The mountains are pink tonight. Placed perfectly in front of a fading, but brilliantly blue sky. There is just enough snow left on them that you can see all the details in the rocky peaks. Lots of places for the color to saturate and bounce off of. It feels as if God placed them there just for me. My window doesn’t even face west, and so the colors and beauty is just a reflection of the real thing. What a God we serve. Sunset has always been Gods way of telling me it’s going to be alright. That no matter the muck I’m going through, at the end of the day, all will be made beautiful. The warm hues of pink and orange stop me in my tracks and take my breath away. And once I’ve caught back up, I cannot help but lift my eyes high and offer a silent praise and thank you for the reminder. A reminder that was much needed today.

It’s been a hard week (and it’s only Wednesday). I don’t know why some weeks are so hard. They always surprise me. But nevertheless, this week, my son’s absence in this family is huge. His place at our table, in our home, our cars, our summer plans, he is missed. As I was cooking dinner this evening, I looked over and saw Audrey giggling as our new puppy crawled all over her. In that brief moment, that puppy and all of his clumsy cuteness, was a glimpse at what life would be like with two kiddos. The hugging that looks more like wrestling. The symphony of laughter from a 4 year old little girl and her 2 year old little brother. Just as soon as the giggling started, it was stopped by a screech... the puppy had nipped Audrey’s toes. The moment was over. But it’s imprint on my psyche had just begun. I suppose it’s good to be forced to remember. To think about the moments I’m missing with my son, not in general terms, but in-this-moment life. Watching Audrey play alone in our backyard and wondering in great detail what George Mason would’ve been doing. Watching the puppy learn about life, get scolded, try again. Living and loving these humans that welcomed him into their pack. What would he have thought of George? What would George have thought of him? Laughing a little to myself as I imagine the many ripples of a 2 year old boy by an overly excited and very clumsy puppy.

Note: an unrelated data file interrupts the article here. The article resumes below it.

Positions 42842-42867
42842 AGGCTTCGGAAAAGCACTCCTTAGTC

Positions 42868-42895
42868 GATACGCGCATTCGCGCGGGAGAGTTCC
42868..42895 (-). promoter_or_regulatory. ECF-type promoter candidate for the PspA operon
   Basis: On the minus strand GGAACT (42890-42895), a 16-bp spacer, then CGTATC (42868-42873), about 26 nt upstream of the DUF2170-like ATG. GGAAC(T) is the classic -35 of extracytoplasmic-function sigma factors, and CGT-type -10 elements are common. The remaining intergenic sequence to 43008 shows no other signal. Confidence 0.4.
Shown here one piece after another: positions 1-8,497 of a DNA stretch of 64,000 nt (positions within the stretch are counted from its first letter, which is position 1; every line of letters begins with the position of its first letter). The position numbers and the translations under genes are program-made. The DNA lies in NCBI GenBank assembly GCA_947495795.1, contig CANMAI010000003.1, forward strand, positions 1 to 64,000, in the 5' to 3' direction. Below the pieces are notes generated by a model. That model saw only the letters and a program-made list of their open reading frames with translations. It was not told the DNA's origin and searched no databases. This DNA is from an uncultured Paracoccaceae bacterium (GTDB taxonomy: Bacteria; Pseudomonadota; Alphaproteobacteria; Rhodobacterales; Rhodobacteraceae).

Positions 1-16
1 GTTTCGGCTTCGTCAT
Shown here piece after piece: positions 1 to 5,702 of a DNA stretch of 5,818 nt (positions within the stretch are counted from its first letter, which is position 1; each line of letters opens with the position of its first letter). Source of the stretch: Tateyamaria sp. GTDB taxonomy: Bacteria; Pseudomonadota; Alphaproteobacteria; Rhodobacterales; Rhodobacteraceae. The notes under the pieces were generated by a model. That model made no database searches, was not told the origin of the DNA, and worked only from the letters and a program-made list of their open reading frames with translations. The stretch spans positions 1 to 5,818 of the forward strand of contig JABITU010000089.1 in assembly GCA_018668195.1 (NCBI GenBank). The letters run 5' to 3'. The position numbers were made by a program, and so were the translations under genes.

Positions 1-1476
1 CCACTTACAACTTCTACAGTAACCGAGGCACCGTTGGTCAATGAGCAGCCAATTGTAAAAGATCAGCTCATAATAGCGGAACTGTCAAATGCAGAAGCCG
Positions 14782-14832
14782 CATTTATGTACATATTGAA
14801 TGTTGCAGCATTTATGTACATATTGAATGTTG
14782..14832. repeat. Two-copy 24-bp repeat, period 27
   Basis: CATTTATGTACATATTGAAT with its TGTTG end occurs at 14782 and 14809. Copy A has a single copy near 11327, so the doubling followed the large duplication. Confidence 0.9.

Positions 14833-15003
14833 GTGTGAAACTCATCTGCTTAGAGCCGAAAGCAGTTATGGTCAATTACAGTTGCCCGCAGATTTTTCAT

Just as quickly as I noticed the beauty on the mountains out my window, the colors are gone and night is setting in. It seems like there is a metaphor in there. Because it is the same with the waves of grief that hit me. They come in and are gone. I can vividly picture my two year old in one instant and then in the very next be at a complete loss; because the reality is that I don’t know him at all. Would he have been shy or brave? Would he have been easy going or high maintenance? Would he be round and jolly like a hairless Santa Claus? Would there be curls for days like his sister? I don’t allow myself to ask these questions very often. Mostly because it’s painful when I do. It’s just easier to admit he’s gone and not think much beyond that, than it is to imagine what his life might have looked like. I suppose there’s a time and place for both parts of this grief. Almost like watching the reflection of sunset. It was likely as beautiful as the real thing, but in its own unique way. In the same way, some days I need the hard work of thinking through the what would have beens - a metaphorical western sunset. But some days I just need to survive, and that doesn’t allow room for the hard work - an eastern sunset view from my couch.

Today is a day for the hard work of grief. And honestly, I’m thankful for that.